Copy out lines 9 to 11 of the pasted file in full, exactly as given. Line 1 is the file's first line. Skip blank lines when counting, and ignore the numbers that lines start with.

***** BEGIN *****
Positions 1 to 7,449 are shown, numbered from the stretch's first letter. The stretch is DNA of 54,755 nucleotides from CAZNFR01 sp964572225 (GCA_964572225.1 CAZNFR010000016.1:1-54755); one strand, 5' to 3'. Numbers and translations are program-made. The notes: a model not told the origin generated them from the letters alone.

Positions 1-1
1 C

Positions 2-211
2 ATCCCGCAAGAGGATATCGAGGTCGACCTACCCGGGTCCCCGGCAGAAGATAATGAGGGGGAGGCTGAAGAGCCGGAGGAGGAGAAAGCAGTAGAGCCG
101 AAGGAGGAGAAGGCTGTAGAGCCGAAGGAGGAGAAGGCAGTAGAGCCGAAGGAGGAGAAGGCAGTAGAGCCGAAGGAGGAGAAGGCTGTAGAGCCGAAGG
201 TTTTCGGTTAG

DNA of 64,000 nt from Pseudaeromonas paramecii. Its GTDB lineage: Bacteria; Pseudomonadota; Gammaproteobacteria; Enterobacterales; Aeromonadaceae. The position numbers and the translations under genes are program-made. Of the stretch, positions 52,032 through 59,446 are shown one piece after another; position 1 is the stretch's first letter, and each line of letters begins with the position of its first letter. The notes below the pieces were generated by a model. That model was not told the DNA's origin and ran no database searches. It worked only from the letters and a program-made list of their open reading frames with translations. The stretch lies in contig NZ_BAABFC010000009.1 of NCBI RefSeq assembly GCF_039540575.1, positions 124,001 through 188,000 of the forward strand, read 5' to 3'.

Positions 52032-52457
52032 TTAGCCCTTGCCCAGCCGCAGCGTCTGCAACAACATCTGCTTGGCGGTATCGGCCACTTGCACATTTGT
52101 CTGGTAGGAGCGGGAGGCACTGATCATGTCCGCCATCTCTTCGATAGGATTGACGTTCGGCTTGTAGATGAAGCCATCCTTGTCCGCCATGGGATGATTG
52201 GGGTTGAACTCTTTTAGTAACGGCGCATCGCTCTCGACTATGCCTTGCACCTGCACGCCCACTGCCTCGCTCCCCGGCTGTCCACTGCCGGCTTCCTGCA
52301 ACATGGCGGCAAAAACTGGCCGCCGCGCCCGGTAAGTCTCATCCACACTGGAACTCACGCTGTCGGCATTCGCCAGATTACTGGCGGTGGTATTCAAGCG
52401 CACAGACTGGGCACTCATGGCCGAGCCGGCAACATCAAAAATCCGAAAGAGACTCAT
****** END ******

Positions 52032-52457
52032 TTAGCCCTTGCCCAGCCGCAGCGTCTGCAACAACATCTGCTTGGCGGTATCGGCCACTTGCACATTTGT
52101 CTGGTAGGAGCGGGAGGCACTGATCATGTCCGCCATCTCTTCGATAGGATTGACGTTCGGCTTGTAGATGAAGCCATCCTTGTCCGCCATGGGATGATTG